United States General Accounting Office GAO Testimony Before the Subcommittee on Coast Guard and Maritime Transportation, Committee on Transportation and Infrastructure, House of Representatives For Release on Delivery Expected at COAST GUARD 2 p.m. EST Thursday February 11, 1999 Key Budget Issues for Fiscal Years 1999 and 2000 Statement of John H. Anderson, Jr. Director, Transportation Issues, Resources, Community, and Economic Development Division GAO/T-RCED-99-83 Mr. Chairman and Members of the Subcommittee: We are here today to discuss several key issues related to the Coast Guard’s budgets for fiscal years 1999 and 2000. The Coast Guard, an agency within the Department of Transportation (DOT), is responsible for maritime missions that range from search and rescue operations to the enforcement of fisheries, immigration, and drug laws. For fiscal year 1999, the Coast Guard initially received $3.9 billion in appropriated funds to carry out its missions. It received another $377 million in emergency funding to pay for additional equipment and operations, most of which was for expanding its anti-drug efforts. This increased the Coast Guard’s total fiscal year 1999 funding to about $4.3 billion. For fiscal year 2000, the Coast Guard is requesting $4.1 billion to fund its various programs. During the last 2 years, we have issued reports on the overall fiscal challenges facing the Coast Guard and the justification and the affordability associated with its multi-billion dollar program for replacing or modernizing many of its ships and aircraft.1,2 The program, called the Deepwater Replacement Project, may cost as much as $9.8 billion (in constant 1998 dollars) over the next 20 years and is potentially the largest acquisition project in the agency’s history. My testimony today, which is based on GAO’s recently completed and ongoing work at the Coast Guard, addresses three topics: (1) the Coast Guard’s progress in justifying the Deepwater Replacement Project and addressing our concerns about its affordability, (2) the Coast Guard’s plans for spending its fiscal year 1999 emergency funds, and (3) the budget strategies the agency may have to consider in the future to address continuing budget constraints. In summary, our work shows the following: • While the Coast Guard has made progress in addressing our concerns about the justification and the affordability of the Deepwater Project, additional work is needed. In our report on the Deepwater Project, we had two major concerns. First, the Coast Guard had not sufficiently justified the project, in that it lacked accurate and complete information on the condition and the performance shortcomings of its ships and aircraft and the resource hours needed to fulfill its missions. The Coast Guard and its contractors are currently developing this information, but some of it will 1 Coast Guard: Challenges for Addressing Budget Constraints (GAO/RCED 97-110, May 14, 1997). 2 Coast Guard’s Acquisition Management: Deepwater Project’s Justification and Affordability Need to Be Addressed More Thoroughly (GAO/RCED 99-6, Oct. 26, 1998). Page 1 GAO/T-RCED-99-83 not be available until later this year. The Coast Guard will prepare a new project justification sometime in early 2000. In the meantime, contractors working on the conceptual design for the project will be assessing alternatives without the benefit of current data on the performance shortcomings of the agency’s ships and aircraft and the resource hours needed to fulfill its missions. The Coast Guard plans to have performance data on its current ships and aircraft by April 1999, and the agency plans to provide that information to contractors at that time. Providing this data is important because without it, there is increased risk that contractors could develop alternatives that would not be the most cost-effective to meet the needs of the Coast Guard’s Deepwater Project. Second, we reported that if the cost of the Deepwater Project approaches the agency’s planning estimate of $500 million annually, it would consume more than the agency now spends for all capital projects and leave little funding for other critical capital needs. Coast Guard officials said that competition among contractors would cut costs and more closely align the potential cost of the project with probable funding levels. In addition, the agency is developing information on the advantages and disadvantages of various funding options for the project. However, until the Coast Guard develops its new justification for the Deepwater Project in early 2000 and contractors provide their cost estimates for various alternatives, neither we nor the Coast Guard can tell whether the affordability issue has been adequately addressed. • By the end of fiscal year 1999, the Coast Guard plans to spend about 78 percent of the $377 million in emergency funds that it received, primarily to expand its anti-drug efforts. As directed by the Congress, it has begun buying more patrol boats; reactivating its surveillance aircraft and ships; and obtaining additional equipment, such as sensors and communications systems, to improve its ability to detect drug smugglers and to coordinate its anti-drug activities. The Coast Guard is also using a portion of the funds for maintaining operational readiness, repairing equipment and facilities that were damaged by Hurricane Georges in the southeastern United States, and ensuring that its Year 2000 computer problems are resolved. • The additional funding that will likely be needed to modernize and acquire deepwater aircraft, ships, and equipment and to sustain the newly expanded anti-drug efforts will increase the budget pressures on the Coast Guard. In the future, the agency might have to develop different budget strategies and approaches to live within its budget. Typically, the Coast Guard has adopted a budget strategy that relies heavily on cost-cutting initiatives to improve operating efficiency. Our work has shown that Page 2 GAO/T-RCED-99-83 additional cost-cutting measures to improve efficiency are possible, and the Coast Guard should renew its efforts in this area. For example, using civilian personnel rather than military personnel in administrative support positions could achieve significant cost-savings. However, given the potential size of the increased funding requirements, the adequacy of this approach to meet the sterner budget challenges is highly uncertain. The agency might have to look for other cost-cutting options, including rethinking its missions and services performed, which is likely to be controversial, given past opposition to reductions in this agency’s services. In October 1998, we issued a report that raised concerns about the Work Remains to Be justification and the affordability of the Deepwater Replacement Project. Done Regarding the Our major findings are summarized as follows: Justification and the • We found that the Coast Guard had understated the remaining useful life Affordability of the of its aircraft, and to a lesser extent, its ships. For example, the Coast Deepwater Guard’s justification that was prepared in late 1995 estimated that its aircraft would need to be phased out starting in 1998. However, last year, Replacement Project the Coast Guard issued a study showing that its aircraft, with appropriate maintenance and upgrades, would be capable of operating until at least 2010 and likely beyond.3 The study’s findings suggest that in upgrading or replacing its deepwater ships and aircraft, the Coast Guard should give a relatively low priority to modernizing or replacing its aircraft. Also, since our report was issued, the Coast Guard has taken additional steps to assess the condition and the remaining useful life of its ships, including hiring naval architects to evaluate the condition of its deepwater ships and completing studies on two 378-foot cutters. According to a Deepwater Project official, contractors have also conducted their own evaluations of the condition of deepwater ships and aircraft to validate their condition. • We found that the Coast Guard had not conducted a rigorous analysis comparing the current capabilities of its aircraft and ships with current and future requirements, as required by DOT’s and the Coast Guard’s own guidance. Although, the Coast Guard asserted that its current deepwater ships and aircraft were incapable of effectively performing future missions or meeting the future demand for its services, we were unable to validate these assertions. The Coast Guard had originally planned to complete a comparative assessment of the current capabilities and the functional needs of the future deepwater system by November 1998, but work on that 3 Aviation Near-Term Support Strategy, Office of Aeronautical Engineering, U.S. Coast Guard, Sept. 4, 1998. Page 3 GAO/T-RCED-99-83 assessment has slipped. The Coast Guard now plans to complete a baseline study of the capabilities of its existing fleet of ships and aircraft later this month; a comparative assessment is planned for completion in April 1999. • We found that the Coast Guard lacked support for its estimates of the resource hours needed for its deepwater ships and aircraft to perform required missions. We attempted to verify the Coast Guard’s estimates of surface and aviation hours needed for deepwater law enforcement missions, which constitute over 95 percent of the total estimated mission-related hours for its ships and about 90 percent of the total estimated mission-related hours for its aircraft. We could not verify the reasonableness of these estimates because the sources for the data were not documented or available. An independent Presidential Roles and Missions Commission will study the Coast Guard’s roles and missions. The Commission plans to issue a report by October 1999 that will be used to gauge the demand for the Coast Guard’s services. The Coast Guard plans to use this study to recalculate the operating levels needed to meet the requirements of its missions when it issues a revised mission analysis that is scheduled for completion in January 2000. In our report on the Deepwater Project, we acknowledged that the Coast Guard is correct in starting now to explore alternative ways to modernize its deepwater ships and aircraft. However, we expressed concerns about proceeding with the project without a clear understanding of the current condition of its ships and aircraft and whether they are deficient in their capabilities and service demands. We recommended that the Coast Guard expedite the development and issuance of updated information from internal studies to the contractors involved in developing proposals for the project. The Coast Guard agreed with our recommendation and has made progress in developing data on the condition of its ships and aircraft; however, other data on its roles and missions and any shortfalls in its performance capabilities will not be available until later this year or early next year. Contractors, however, are now evaluating deepwater alternatives without such data, and they are scheduled to provide the Coast Guard with an analysis of alternatives for the Deepwater Project in March 1999 and conceptual designs for the system in December 1999. Without basic data on the needs of its deepwater ships and aircraft, there is increased risk that the contractors could develop alternatives or designs that would not be the most cost-effective to meet the Coast Guard’s needs for the Deepwater Project. The Coast Guard agreed with the importance of providing contractors with accurate and complete data as soon as Page 4 GAO/T-RCED-99-83 possible; however, it also noted the importance of starting now due to the long lead times associated with a project of this magnitude. The agency has plans to provide the contractors with data on its roles and missions and performance shortfalls as soon as the information becomes available. Coast Guard officials believe that they will have data in enough time so as not to adversely affect the contractors’ proposals. We believe that this is a concern that requires close oversight. Our report also raised concerns about the project’s affordability. The estimated cost of the Deepwater Project could consume nearly all of the agency’s projected spending for its capital projects. By fiscal year 2002, when capital spending for the project could reach as much as $500 million a year, the project could consume 97 percent of the Coast Guard’s total projected capital budget, leaving little for other capital projects and expenditures. Unless the Congress grants additional funds, which under current budget laws could mean reducing funding for other agencies or programs, the Coast Guard’s other capital projects could be severely affected. In January 1999, Coast Guard officials told us that they plan to address the Deepwater Project’s affordability issue in two ways. First, they believe that competition among three teams of contractors to develop alternative deepwater systems will help minimize the project’s life-cycle costs because the proposed costs will be one key factor in the selection of the winning proposal. Second, they said that the agency’s independent evaluation group will analyze various funding alternatives to determine what impact they would have on the project. The group will examine the most cost-effective funding amounts for the project as well as the minimum amount that is needed each year. However, until the Coast Guard develops its revised mission analysis in early 2000 and the contractors provide their cost estimates for various alternatives, it will not be known whether the affordability issue has been adequately addressed. The Coast Guard’s draft Agency Capital Plan, issued in January 1999, also identifies strategies for dealing with the affordability of the Deepwater Project. The plan describes the agency’s long-term capital requirements and identifies strategies for dealing with affordability issues, such as extending the service life of the Coast Guard’s ships and aircraft and replacing equipment with fewer, more capable assets. As an example, extending the service life of its aircraft could result in significant cost savings. A Coast Guard study estimates that between $257 million and $297 million in upgrades and maintenance could extend the service lives of Page 5 GAO/T-RCED-99-83 current deepwater aircraft by 11 to 28 years longer than the Coast Guard’s initial estimate of when these aircraft would need to be phased out.4 However, the estimated cost to upgrade does not include the increased cost of operating older aircraft. The Coast Guard estimates that a one-for-one replacement would cost $3.8 billion to replace the same aircraft, or about $3.5 billion more than the option to extend the aircraft’s service life. In addition, the Coast Guard’s Director of Resources told us that, as part of the capital planning process, the agency will prioritize projects rather than give them the equal priority that it had previously done. This strategy would involve making trade-offs between projects. For example, the Coast Guard could concentrate its resources on buying more ships over 2 to 3 years and buying fewer aircraft or other equipment. After the ships have been bought, the agency could then focus its resources on buying the aircraft or other equipment and reducing the amount of resources used to buy ships. The Coast Guard believes that this approach could help it deal with “spikes” in the agency’s capital needs during a period of fiscal constraint. While these strategies will help the Coast Guard deal with affordability issues, it is uncertain whether they will fully address the affordability issues raised by the Deepwater Project. The Coast Guard received about $377 million in emergency funds for fiscal Most of the year 1999, most of which are aimed at reducing the use of illegal drugs in Emergency Funds Will the United States. The Congress directed that these funds be used in the Be Spent in Fiscal following ways: Year 1999 • About $271.7 million was provided for expanding the Coast Guard’s anti-drug program. The Congress directed the Coast Guard to use $217.4 million to buy new equipment; $44.3 million to operate the new equipment and expand drug interdiction activities; and $10 million for training Coast Guard reservists and for research, development, test, and evaluation. The Coast Guard plans to obligate about $195 million of these funds in fiscal year 1999, with the balance to be obligated in fiscal year 2000. • Another $72 million was provided for maintaining the overall military readiness of the Coast Guard. According to a Coast Guard official, the funds will allow the agency to carry out its basic missions and responsibilities, such as law enforcement and search and rescue activities. 4 See footnote 3. Page 6 GAO/T-RCED-99-83 All of these funds will be expended in fiscal year 1999.5 • Another $12.6 million was provided for repairing damage to equipment and facilities caused by Hurricane Georges. The Coast Guard plans to spend about $7.5 million of these funds in fiscal year 1999 and the remaining $5.1 million the following year.6 • Finally, $20.5 million was provided for ensuring that the Coast Guard’s computer systems do not have Year 2000 computer problems. The agency intends to expend all of these funds in fiscal year 1999. Spending for Anti-Drug The Coast Guard plans to acquire a variety of new equipment to help Efforts expand its anti-drug program. For example, it plans to purchase 15 new 87-foot patrol boats at a cost of $66.1 million. This purchase will allow it to deploy some of its larger 110-foot patrol boats in the Caribbean for counter-narcotics operations. The Coast Guard also plans to spend $29.3 million to purchase new sensors and communications systems for its cutters and patrol boats, and it plans to reactivate two ships for $20 million to provide command and control and logistics support for its drug-fighting efforts. In addition, the Coast Guard plans to spend $3.5 million to purchase eight high-speed boats to help it pursue the high-speed boats used by drug smugglers. The Coast Guard also plans to upgrade and expand its drug interdiction efforts by spending about $52 million to reactivate six HU-25 jet aircraft used for surveillance and to buy other aircraft equipment. It will also spend about $44 million to buy sensors for its aircraft, which will improve its ability to detect and classify suspected drug smugglers at sea, and to upgrade engines for its C-130 surveillance aircraft. (See the appendix for more details on the status of the Coast Guard’s acquisition of equipment from emergency funding.) The Office of National Drug Control Policy has set a national goal of reducing the flow of drugs entering the United States from maritime routes 5 According to congressional budget documents and a Coast Guard budget official, the $72 million in emergency funding will be used to offset a $72 million budget cut that the Coast Guard received in its fiscal year 1999 appropriation. 6 The Coast Guard plans to spend $2.5 million to repair aids to navigation and other equipment in southern Florida, Puerto Rico, Alabama, and Louisiana and another $200,000 to repair damage to sites and equipment used for communications. The remaining $9.9 million will be used to repair the Coast Guard’s offices, air stations, search and rescue stations, and other facilities in southern and western Florida, Alabama, Louisiana, Mississippi, and Puerto Rico. Repairs will be made to the piers, roofs, windows, and fences. Page 7 GAO/T-RCED-99-83 by 10 percent by 2002 and 20 percent by 2007. The Coast Guard and other federal agencies will be involved in achieving this goal. The additional emergency funds should aid the Coast Guard in its anti-drug efforts; however, currently, there is no effective way of knowing the true impact of increased funding provided to the Coast Guard or any other law enforcement agencies. Similar to what we found 2 years ago, it is difficult for the Coast Guard or any other agency to effectively measure the results of its anti-drug program.7,8 For example, it is inherently difficult to develop accurate data on the quantity of illegal drugs entering the country. Moreover, it is difficult to distinguish the impact that the Coast Guard’s anti-drug actions are having from those of other agencies. However, progress is being made—the Office of National Drug Control Policy’s Interagency Assessment of Cocaine Movement has developed estimates of the amount of cocaine shipped from foreign countries. If reasonably accurate, this information could aid the Coast Guard in measuring the results of its cocaine interdiction program. The Coast Guard plans to use the entire $44.3 million appropriated for operating expenses by the end of this year to operate new equipment and continue intensified anti-drug initiatives begun last year in the Caribbean. In fiscal year 1999, the Coast Guard also plans to use $5 million to train reservists in counter-narcotics operations, hire more reservists and recruiters, and buy new law enforcement equipment. Also, the Coast Guard plans to spend $4 million of the $5 million it received for research, development, test, and evaluation of counter-narcotics strategies by the end of fiscal year 1999. 7 The Coast Guard’s performance goal in 1998 was to reduce the flow of illegal drugs by denying maritime smuggling routes as part of the interagency effort to reduce the supply below the national demand level. By fiscal year 2002, the agency’s goal is to reduce the smugglers’ success rate from the fiscal year 1995 baseline of 71 percent to 38 percent. 8 Drug Control: Observations on Elements of the Federal Drug Control Strategy (GAO/GGD 97-42, Mar. 14, 1997). Page 8 GAO/T-RCED-99-83 While the Coast Guard received a sizable emergency appropriation for The Deepwater fiscal year 1999, which was largely to expand its anti-drug efforts, the Project and the agency will need additional funding to sustain these higher operating Expansion of levels in future years. Last month, legislation was introduced in the Senate to authorize additional funding for the Coast Guard for anti-drug Anti-Drug Efforts operations in fiscal years 2000 and 2001; however, there is no guarantee Heighten the that these funds will ultimately be appropriated. In addition, if the Deepwater Project moves forward as planned, the Coast Guard would Challenges for likely need hundreds of millions of dollars each year for the next 20 years Addressing Budget to complete the project. Constraints In our May 1997 report to this Subcommittee, we discussed the challenges the Coast Guard faces as it operates within a constrained fiscal environment. While the Coast Guard had taken a number of steps to reduce its costs, we suggested that the Coast Guard look toward several budget strategies to further cut costs. Given the continuing budget pressures that currently exist for the Coast Guard, much of the message of our 1997 report is still relevant today. Our report concluded that the agency could renew efforts to improve its operating efficiency by delivering services at a lower cost. For example, in our earlier report, we identified cost-cutting options that had been identified by a number of studies on the Coast Guard that have been conducted since 1981. The agency has not implemented many of these options. For example, past studies by groups outside the Coast Guard have pointed out that lengthening periods between assignment rotations for military personnel could substantially reduce transfer costs, which now amount to more than $60 million a year. The Coast Guard thinks its current rotation policies are best and does not plan to study the issue further. In addition, using civilian personnel rather than military personnel in administrative support positions could achieve significant cost savings. Soon, we will be reporting to this Subcommittee on other administrative and support functions that have potential for cost savings. Achieving some of these cost-cutting measures will be controversial and difficult, either because they involve a change in the agency’s organizational culture or they are not popular with the public. Consolidating functions or closing facilities have been identified by previous studies as another option to reduce expenditures. For example, several years ago, the Coast Guard identified a cost-cutting option involving the consolidation of its training facilities, a move that would have resulted in annual savings of $15 million by closing the facility at Page 9 GAO/T-RCED-99-83 Petaluma, California. Fearing a public outcry by the local community, especially because of the numerous recent closures of military bases in California, the Coast Guard postponed taking this step. To address situations like this, we recommended that the Congress may wish to consider a facility closure approach for the Coast Guard that is similar to the one the Department of Defense has used to evaluate base closures. Under this approach, an independent commission would be established and given authority to recommend the closure of some of the Coast Guard’s facilities. To date, such a commission has not been established. Even if the Coast Guard is successful in achieving significant cost savings by improving its operating efficiency, the adequacy of this approach alone to meet budget challenges is highly uncertain. As we pointed out in our 1997 report, the agency may have to look beyond efficiency measures for cost-cutting options. Our past work examining a cross section of private-sector and public organizations that have faced fiscal constraints similar to the Coast Guard’s has shown that a much broader approach for evaluating potential cost-cutting options is often needed. Frequently, these broader assessments have involved a fundamental rethinking of the missions and services performed by the organizations and the sources of their funding. Driven largely by the potential magnitude and the impact of the Deepwater Project on future budgets, the administration has renewed efforts to evaluate the roles and the missions of the Coast Guard and to push for additional user fees. The independent Presidential Commission, which is about to begin studying the agency’s roles and missions, could identify areas or functions that could be (1) added or enhanced, (2) maintained at current levels of performance, or (3) reduced or eliminated. Also, in its fiscal year 2000 budget request, the Coast Guard is proposing a user fee on commercial cargo and cruise vessels for navigation services provided by the Coast Guard that could add revenues of $41 million each year if it is fully implemented. The administration favors earmarking the proposed user fees as a means of giving agencies an incentive to collect fees. Earmarking would allow the agency to keep all or significant portions of the fees collected to pay for providing the services rather than the current practice of returning the bulk of the revenues to the Treasury. We are not taking a position on whether such fees, including the proposed fees on navigation services, should be established or on whether such fees should be earmarked for the Coast Guard rather than returned to the Treasury’s general fund. This is a policy question that the Congress must ultimately decide after considering a number of issues and trade-offs. Page 10 GAO/T-RCED-99-83 Mr. Chairman, this concludes my testimony. I will be happy to respond to any questions you or other Members may have. Page 11 GAO/T-RCED-99-83 Appendix I The Coast Guard’s Acquisition of Equipment From Emergency Funding to Expand Its Drug Interdiction Activities, Fiscal Years 1999 and 2000 Dollars in millions Planned equipment purchases or leases Cost Applicability to anti-drug program Status of acquisition Purchase 15 new 87-foot patrol These boats will allow the Coast Guard to Have two of these boats in operation and boats deploy larger 110-foot patrol boats to the obligate $66.1 million by the end of the Caribbean for counter-narcotics operations, fiscal year. The Coast Guard plans to have resulting in 1,440 more operating hours to four more boats in operation by the end of support its anti-drug program per patrol fiscal year 2000. $66.1 boat. Purchase sensors and The sensors will improve the Coast Guard’s Begin to receive much of this equipment communications systems for cutters ability to detect and classify targets. The and obligate $20 million this fiscal year. communications equipment will improve interagency communications and communications capabilities on cutters, 29.3 boats, and shore facilities. Reactivate two ships for command These ships will provide command and Pay the Military Sealift Command to and control platforms control and logistical support for ships and operate and maintain the platforms. Coast fast-pursuit boats. The ships will provide Guard personnel will be on the ships to 3,600 operating hours per ship for anti-drug carry out law enforcement responsibilities. activities. The first vessel will be available in the last quarter of fiscal year 1999 and the second in the second quarter of fiscal year 2000. The Coast Guard plans to obligate all 20.0 funds this fiscal year. Purchase eight high-speed pursuit These boats will provide the capability to Operate at least two boats by the fourth boats interdict high-speed boats used by quarter of fiscal year 1999 and obligate all smugglers. Four will be deployed to the funds in this fiscal year. The Coast Guard reactivated command and control platforms anticipates all eight boats will be in and four will be deployed to shore-based operation in fiscal year 2000. 3.5 units. Reactivate six HU-25 jets, buy other The jets will increase surveillance and will Deploy three aircraft by the last quarter of equipment, and improve provide 600 hours per aircraft to support this fiscal year and obligate $21 million this surveillance capability the anti-drug effort. The use of unmanned year. The remaining three aircraft will be airborne vehicles to help classify and available by the last quarter of fiscal year detect targets at sea will also be examined. 2000 and the Coast Guard plans to 52.0 obligate the balance in fiscal year 2000. Lease aircraft to conduct The aircraft will help the Coast Guard Lease aircraft to develop and test tactics operational testing and use of force evaluate the potential use of force from that include the use of force. The Coast aircraft to interdict smugglers at sea. Guard plans to obligate all funds and 2.5 complete the testing this fiscal year. Purchase aircraft sensors and This equipment will improve the Coast Complete the engine upgrades in fiscal upgrade C-130 engines Guard’s ability to detect and classify year 1999 and install the sensors starting targets at sea. In addition, the C-130 in the third quarter of fiscal year 1999. The upgrade will provide maintenance and fuel Coast Guard plans to obligate $9.3 million 44.0 savings in future years. this fiscal year. Total $217.4 (348147) Page 12 GAO/T-RCED-99-83 Ordering Information The first copy of each GAO report and testimony is free. Additional copies are $2 each. Orders should be sent to the following address, accompanied by a check or money order made out to the Superintendent of Documents, when necessary. VISA and MasterCard credit cards are accepted, also. Orders for 100 or more copies to be mailed to a single address are discounted 25 percent. Orders by mail: U.S. General Accounting Office P.O. Box 37050 Washington, DC 20013 or visit: Room 1100 700 4th St. NW (corner of 4th and G Sts. NW) U.S. General Accounting Office Washington, DC Orders may also be placed by calling (202) 512-6000 or by using fax number (202) 512-6061, or TDD (202) 512-2537. Each day, GAO issues a list of newly available reports and testimony. 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Coast Guard: Key Budget Issues for Fiscal Years 1999 and 2000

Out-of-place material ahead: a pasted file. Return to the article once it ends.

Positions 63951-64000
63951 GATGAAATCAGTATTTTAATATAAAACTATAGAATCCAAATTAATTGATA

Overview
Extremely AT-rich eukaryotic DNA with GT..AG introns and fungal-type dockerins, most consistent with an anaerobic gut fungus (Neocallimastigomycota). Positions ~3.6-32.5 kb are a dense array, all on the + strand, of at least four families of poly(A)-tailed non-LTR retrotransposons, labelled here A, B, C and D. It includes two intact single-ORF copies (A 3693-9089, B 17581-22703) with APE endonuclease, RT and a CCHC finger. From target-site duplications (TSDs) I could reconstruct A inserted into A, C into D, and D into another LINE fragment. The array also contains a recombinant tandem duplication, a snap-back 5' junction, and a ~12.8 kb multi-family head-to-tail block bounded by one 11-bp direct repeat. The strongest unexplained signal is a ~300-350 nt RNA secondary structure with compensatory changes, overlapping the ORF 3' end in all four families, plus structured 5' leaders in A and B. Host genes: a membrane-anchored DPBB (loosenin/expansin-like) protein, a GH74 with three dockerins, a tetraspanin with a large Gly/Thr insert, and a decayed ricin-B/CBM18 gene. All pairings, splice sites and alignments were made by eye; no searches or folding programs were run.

Published by the Government Accountability Office on 1999-02-11.
Below is a raw (and likely hideous) rendition of the original report. (PDF)